Wednesday, April 19, 2017
This scene represents the colonnaded walk in the French Quarter that now has stores built in its center portion. This walk was one of the first places in the city to have gas light starting in 1860's, which was very modern and high-tech in its day. Native Americans were also omni-present in the market all the way until the 1950's, from what some old-timers tell me. To me the most important thing was that there were more ethnic groups in constant contact with each other in New Orleans than any other place in the country perhaps, with the exception of New York, at that time...
Tuesday, April 18, 2017
Here is another scene from my Breaux Mart mural. New Orleans was the first port in the US to import bananas around the turn of the last century. My imagery is based on two photos, one of which was taken in 1904, and the other soon afer.
Monday, April 17, 2017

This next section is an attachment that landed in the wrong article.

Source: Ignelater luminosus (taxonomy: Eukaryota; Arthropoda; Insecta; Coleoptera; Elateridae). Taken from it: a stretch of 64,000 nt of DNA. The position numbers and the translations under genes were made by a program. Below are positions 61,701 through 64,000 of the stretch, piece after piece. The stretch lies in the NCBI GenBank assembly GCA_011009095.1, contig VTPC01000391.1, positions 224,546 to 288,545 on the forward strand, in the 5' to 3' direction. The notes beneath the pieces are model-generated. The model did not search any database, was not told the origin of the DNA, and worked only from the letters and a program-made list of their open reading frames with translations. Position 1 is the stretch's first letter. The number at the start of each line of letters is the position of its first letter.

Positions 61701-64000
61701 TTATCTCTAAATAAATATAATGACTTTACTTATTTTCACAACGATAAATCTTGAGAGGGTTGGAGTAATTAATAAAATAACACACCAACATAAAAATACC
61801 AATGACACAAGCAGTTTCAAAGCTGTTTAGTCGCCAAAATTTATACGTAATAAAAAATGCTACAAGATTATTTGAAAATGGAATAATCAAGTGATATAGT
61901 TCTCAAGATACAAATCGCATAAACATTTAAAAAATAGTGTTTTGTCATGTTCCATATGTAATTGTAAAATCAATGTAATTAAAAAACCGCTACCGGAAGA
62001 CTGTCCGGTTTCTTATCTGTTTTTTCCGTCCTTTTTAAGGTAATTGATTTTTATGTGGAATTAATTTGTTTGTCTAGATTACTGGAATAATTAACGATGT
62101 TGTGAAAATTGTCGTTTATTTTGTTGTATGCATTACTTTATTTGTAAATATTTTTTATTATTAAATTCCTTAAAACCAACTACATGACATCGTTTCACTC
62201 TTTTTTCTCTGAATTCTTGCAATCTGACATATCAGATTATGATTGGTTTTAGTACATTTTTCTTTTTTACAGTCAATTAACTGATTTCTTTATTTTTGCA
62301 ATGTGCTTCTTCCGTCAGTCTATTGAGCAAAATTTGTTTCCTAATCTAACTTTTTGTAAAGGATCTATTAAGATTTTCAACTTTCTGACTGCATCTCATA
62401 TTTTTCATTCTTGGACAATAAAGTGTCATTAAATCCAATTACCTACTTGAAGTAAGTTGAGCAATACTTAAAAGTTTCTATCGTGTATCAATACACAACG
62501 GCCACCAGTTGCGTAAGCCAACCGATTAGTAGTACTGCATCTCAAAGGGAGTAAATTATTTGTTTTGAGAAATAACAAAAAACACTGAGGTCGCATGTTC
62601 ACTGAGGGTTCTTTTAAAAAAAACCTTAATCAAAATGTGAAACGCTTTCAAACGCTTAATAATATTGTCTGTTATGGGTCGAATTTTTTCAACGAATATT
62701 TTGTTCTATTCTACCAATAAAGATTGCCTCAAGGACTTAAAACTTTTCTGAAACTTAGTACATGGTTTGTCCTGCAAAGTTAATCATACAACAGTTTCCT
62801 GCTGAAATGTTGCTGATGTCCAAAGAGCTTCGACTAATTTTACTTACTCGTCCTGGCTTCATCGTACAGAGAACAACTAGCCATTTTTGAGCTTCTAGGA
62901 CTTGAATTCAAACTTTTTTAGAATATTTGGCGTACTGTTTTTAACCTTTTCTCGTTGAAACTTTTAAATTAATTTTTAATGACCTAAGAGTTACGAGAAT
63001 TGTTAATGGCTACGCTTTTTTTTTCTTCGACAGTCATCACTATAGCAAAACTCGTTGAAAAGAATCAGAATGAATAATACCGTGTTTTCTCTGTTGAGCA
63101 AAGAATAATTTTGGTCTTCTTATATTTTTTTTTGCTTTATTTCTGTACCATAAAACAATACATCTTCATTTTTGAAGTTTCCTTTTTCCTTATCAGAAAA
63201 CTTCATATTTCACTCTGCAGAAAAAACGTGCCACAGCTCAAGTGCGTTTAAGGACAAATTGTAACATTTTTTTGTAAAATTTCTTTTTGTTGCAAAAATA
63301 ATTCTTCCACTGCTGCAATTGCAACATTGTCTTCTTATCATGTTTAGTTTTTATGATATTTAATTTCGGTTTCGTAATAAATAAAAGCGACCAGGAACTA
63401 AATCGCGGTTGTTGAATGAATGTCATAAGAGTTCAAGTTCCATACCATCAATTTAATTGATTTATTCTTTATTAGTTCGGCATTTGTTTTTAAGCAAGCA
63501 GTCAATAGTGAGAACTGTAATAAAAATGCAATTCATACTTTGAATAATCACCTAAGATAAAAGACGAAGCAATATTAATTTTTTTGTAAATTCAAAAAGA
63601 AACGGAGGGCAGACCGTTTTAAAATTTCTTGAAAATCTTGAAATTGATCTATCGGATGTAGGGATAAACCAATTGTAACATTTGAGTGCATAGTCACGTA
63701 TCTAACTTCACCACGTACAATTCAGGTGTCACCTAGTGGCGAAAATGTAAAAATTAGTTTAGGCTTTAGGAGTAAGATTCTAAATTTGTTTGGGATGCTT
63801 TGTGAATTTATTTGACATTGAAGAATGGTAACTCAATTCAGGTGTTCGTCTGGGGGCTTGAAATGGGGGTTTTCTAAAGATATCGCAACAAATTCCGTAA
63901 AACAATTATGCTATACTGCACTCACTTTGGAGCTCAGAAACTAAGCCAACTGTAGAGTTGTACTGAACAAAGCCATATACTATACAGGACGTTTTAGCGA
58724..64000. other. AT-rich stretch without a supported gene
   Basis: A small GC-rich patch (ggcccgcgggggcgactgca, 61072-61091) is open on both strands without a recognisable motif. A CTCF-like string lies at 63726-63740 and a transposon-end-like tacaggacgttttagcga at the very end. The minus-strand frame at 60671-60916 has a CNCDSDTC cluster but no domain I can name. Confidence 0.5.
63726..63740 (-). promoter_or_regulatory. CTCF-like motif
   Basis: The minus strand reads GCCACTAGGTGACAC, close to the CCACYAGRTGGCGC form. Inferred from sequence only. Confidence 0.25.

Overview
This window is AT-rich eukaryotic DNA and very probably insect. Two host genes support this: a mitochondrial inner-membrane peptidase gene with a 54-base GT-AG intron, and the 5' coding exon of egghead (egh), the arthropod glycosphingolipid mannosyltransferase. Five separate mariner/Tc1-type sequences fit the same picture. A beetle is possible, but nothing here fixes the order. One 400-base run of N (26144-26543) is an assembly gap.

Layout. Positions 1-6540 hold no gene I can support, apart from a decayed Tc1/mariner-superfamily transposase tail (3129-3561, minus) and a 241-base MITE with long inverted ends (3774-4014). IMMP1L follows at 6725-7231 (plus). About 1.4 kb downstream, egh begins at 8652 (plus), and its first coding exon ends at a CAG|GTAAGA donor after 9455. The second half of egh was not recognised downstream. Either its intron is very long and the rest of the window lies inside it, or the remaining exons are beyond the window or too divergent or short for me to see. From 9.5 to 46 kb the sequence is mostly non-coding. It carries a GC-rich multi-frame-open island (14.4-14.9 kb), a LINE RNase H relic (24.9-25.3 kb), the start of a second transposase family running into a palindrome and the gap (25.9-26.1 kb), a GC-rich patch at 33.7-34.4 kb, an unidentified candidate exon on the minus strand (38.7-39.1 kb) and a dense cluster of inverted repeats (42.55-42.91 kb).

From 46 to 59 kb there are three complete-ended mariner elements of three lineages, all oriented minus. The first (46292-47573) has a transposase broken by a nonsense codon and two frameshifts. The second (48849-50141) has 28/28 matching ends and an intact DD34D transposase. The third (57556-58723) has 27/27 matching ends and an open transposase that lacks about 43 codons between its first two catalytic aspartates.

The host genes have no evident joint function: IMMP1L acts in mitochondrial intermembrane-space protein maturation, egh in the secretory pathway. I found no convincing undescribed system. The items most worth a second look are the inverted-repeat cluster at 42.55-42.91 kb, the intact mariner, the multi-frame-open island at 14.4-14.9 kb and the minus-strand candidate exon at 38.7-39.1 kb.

The new mural for Breaux Mart's Toledano Street wall is now complete- or perhaps I should say, I've stopped myself from working on it! As may folks say, it's not easy for many artists to declare a painting completed, especially one on this scale! This is definitely my most challenging project to date, and Salvador Dali sometimes spent a year working on paintings smaller than this wall. All this said, the mural includes six historic vignettes framed in tromp l'oeil arches, to help transform an ordinary cinder block wall into something in the spirit of 19th century architecture. Each view is designed and painted to make you feel as if you are looking through the wall into another time when we did not simply pick up all our sustenance from one store. The first one I want to share is the milk wagon, which made rounds through the neighborhoods, parked near the Ursuline Convent with a nun approaching to purchase milk. It is based on a photo of a "milk man" taken in the late 19th century, clearly in the French Quarter- most likely Decatur Street, though I have used artistic license in placing him near the convent and adding the nun, who would have been a common site in that area into the 1950's or '60's.